Magazine article Poverty & Race

Same-Sex Marriage: The Supreme Court Chose States Rights over Equal Rights

Magazine article Poverty & Race

Same-Sex Marriage: The Supreme Court Chose States Rights over Equal Rights

Article excerpt

Should the states decide whether black Americans can marry white Americans?

Today, that idea seems absurd. Most Americans believe that states shouldn't be allowed to trample the basic right of interracial couples to marry-even if a majority of people in a state want to do so. It would be unfair-a clear violation of equal rights. That's one reason we have a federal government.

But that's exactly what the Supreme Court did in June. Its two rulingsoverturning the federal Defense of Marriage Act (DOMA) and invalidating California's Proposition 8 (which banned same-sex marriage) on technical grounds-reflect the basic conservatism of the Roberts Court. They stopped short of proclaiming same-sex marriage a basic right. They left it to the states to determine whether gay Americans have the same right to marry as their straight counterparts.

Compare this to the Supreme Court's bold 1967 ruling in Loving v Virginia, which knocked down state anti-miscegenation laws. At the time, "states' rights" was the justification used by Southern racists to defend Jim Crow laws, including school segregation, racial discrimination in restaurants and buses, severe limits on voting by African Americans, and bans on interracial marriage. Back then, the Supreme Court was ahead of public opinion regarding interracial marriage. In June, the cautious Supreme Court was far behind public opinion on same-sex marriage. It is hard to see how the legal case for same-sex marriage is any different, but the Supreme Court chose to advocate states' rights over equal rights.

Nevertheless, advocates of samesex marriage are rightly celebrating. The June rulings did represent a major victory for social justice. The battleground now moves to the states. In the past year alone, six states have legalized gay marriage, bringing the total number to 13 states, including California. In contrast, 29 states now have constitutional amendments defining marriage as between a man and a woman. There's no doubt that in the near future, gay activists and their straight allies will persuade many states to overturn those laws and legalize same-sex marriage, but the fact that they will have to do so on a stateby-state basis reflects the Supreme Court's essential conservatism.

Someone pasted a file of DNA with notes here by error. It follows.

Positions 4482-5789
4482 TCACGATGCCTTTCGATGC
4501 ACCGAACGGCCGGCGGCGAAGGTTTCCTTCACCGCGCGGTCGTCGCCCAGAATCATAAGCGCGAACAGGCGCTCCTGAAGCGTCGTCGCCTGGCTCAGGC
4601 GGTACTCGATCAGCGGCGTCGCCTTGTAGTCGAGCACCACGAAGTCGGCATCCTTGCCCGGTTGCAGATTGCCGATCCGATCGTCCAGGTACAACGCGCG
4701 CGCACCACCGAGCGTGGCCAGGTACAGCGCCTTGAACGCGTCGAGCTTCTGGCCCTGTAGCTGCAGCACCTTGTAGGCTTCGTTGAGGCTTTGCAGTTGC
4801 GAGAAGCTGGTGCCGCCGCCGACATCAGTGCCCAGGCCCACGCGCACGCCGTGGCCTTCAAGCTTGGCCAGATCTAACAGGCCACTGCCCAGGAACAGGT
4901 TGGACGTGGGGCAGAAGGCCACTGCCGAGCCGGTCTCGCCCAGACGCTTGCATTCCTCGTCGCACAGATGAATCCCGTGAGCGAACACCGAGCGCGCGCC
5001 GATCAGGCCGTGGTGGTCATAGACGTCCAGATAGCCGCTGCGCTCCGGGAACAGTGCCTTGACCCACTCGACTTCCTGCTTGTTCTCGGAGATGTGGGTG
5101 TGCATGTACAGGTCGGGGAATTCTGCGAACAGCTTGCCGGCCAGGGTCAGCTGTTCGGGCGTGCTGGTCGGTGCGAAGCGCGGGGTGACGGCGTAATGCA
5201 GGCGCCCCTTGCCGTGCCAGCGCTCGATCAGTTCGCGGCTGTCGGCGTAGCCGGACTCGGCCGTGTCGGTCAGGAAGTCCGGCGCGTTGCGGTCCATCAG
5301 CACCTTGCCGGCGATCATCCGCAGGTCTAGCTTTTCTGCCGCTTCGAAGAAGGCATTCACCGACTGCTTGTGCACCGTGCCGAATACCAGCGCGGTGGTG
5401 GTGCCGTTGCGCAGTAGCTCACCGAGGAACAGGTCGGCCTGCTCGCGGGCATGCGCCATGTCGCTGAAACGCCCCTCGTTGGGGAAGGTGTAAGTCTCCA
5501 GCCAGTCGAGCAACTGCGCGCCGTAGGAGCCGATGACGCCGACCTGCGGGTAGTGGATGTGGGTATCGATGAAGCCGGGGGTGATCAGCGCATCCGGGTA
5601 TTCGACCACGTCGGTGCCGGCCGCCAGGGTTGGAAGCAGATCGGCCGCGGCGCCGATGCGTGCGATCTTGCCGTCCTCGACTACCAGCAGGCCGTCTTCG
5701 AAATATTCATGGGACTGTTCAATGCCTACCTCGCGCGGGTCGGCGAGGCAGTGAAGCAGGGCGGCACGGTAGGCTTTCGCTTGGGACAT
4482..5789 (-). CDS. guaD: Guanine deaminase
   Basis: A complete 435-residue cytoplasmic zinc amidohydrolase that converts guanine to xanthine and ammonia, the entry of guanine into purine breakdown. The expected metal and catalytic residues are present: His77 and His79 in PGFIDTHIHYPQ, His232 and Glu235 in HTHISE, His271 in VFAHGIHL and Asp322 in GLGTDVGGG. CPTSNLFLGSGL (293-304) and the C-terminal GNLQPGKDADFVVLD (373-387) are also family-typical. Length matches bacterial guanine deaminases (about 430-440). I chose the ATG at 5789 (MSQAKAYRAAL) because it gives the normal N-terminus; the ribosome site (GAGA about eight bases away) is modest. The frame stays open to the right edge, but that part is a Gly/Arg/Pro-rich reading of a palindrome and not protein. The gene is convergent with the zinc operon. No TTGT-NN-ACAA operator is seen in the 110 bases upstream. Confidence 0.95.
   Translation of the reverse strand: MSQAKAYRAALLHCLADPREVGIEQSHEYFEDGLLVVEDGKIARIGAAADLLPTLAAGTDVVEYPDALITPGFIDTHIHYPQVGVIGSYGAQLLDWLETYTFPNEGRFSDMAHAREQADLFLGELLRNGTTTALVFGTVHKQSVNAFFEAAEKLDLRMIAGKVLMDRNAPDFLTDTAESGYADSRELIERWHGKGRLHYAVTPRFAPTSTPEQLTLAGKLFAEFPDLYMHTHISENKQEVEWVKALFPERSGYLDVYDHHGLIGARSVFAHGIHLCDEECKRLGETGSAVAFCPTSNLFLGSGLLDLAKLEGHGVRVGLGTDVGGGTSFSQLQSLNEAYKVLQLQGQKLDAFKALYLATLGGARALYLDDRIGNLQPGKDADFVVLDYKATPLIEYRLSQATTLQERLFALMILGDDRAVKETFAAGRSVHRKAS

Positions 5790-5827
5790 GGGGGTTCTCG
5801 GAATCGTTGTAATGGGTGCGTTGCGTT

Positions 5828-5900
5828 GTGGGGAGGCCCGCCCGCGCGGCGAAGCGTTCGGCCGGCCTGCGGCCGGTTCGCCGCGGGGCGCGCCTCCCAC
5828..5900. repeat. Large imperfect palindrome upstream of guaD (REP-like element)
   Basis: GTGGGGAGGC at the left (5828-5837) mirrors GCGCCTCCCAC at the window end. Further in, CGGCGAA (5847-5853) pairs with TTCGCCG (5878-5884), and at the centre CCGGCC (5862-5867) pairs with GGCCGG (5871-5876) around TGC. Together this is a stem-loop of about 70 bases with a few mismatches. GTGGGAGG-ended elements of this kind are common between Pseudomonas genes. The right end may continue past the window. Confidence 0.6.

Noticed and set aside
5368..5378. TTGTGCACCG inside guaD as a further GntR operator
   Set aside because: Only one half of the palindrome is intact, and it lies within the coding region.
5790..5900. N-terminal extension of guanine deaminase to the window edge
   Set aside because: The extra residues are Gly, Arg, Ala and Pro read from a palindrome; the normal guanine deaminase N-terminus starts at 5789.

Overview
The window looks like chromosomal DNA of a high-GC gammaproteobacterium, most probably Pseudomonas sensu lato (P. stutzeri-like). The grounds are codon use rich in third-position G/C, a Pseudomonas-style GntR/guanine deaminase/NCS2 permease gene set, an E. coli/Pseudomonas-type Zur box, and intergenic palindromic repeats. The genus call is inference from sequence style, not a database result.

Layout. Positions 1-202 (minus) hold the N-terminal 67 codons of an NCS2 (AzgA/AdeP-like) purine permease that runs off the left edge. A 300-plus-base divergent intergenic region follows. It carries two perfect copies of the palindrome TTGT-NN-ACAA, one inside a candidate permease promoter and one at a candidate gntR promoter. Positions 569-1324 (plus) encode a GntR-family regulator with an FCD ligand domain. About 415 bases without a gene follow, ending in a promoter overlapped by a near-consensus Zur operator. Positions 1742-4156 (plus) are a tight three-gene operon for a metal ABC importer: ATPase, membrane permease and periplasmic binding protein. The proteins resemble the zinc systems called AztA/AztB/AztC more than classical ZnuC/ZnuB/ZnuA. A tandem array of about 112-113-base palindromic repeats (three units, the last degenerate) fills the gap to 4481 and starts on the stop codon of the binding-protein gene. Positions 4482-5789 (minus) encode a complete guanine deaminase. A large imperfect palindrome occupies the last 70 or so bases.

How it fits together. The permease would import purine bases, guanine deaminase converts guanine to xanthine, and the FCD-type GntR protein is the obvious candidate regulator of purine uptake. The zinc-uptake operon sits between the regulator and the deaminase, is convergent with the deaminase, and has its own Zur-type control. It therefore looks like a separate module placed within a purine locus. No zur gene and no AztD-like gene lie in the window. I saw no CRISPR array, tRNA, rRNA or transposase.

The battles to end prohibitions on interracial marriage and same-sex marriage were not simply legal matters fought out in the courts. They were part of broad social movements that involved a variety of protest tactics that injected the issues into the public debate and challenged Americans' cherished views. The legal strategy was part of a wider arsenal of tools used to bring about change.

In 1948, the California Supreme Court legalized interracial marriage in Perez v Sharp. It was the first state to do so. At the time, most Americans opposed the idea. Ten years later, when half the states still had laws prohibiting interracial marriage, 96% of Americans opposed black-white marriages. By 1967, when the Supreme Court decided the Loving v Virginia case, 16 states still had anti-miscegenation laws on the books. More shocking, 72% of the American public still opposed interracial marriages.

It wasn't until the 1990s that even half of Americans said they approved of marriage between blacks and whites. In 2011, the most recent poll on the topic, 96% of black Americans and 84% of white Americans supported interracial marriage. It may be shocking to some that 16% of white Americans still disapprove of interracial marriages, but the shift in public opinion over five decades has been steady, irreversible and overwhelming. Equally important, 97% of Americans younger than 30 support interracial marriage.

In 1967, the Supreme Court justices, no doubt influenced by the Civil Rights Movement, ruled that states did not have the right to ban marriage between people of different races. They based their ruling on the 14th Amendment's "equal protection" and "due process" clauses.

The case was filed by an interracial couple- Mildred Jeter Loving, a black woman, and Richard Loving, a white man-who lived in Central Point in rural Virginia. …

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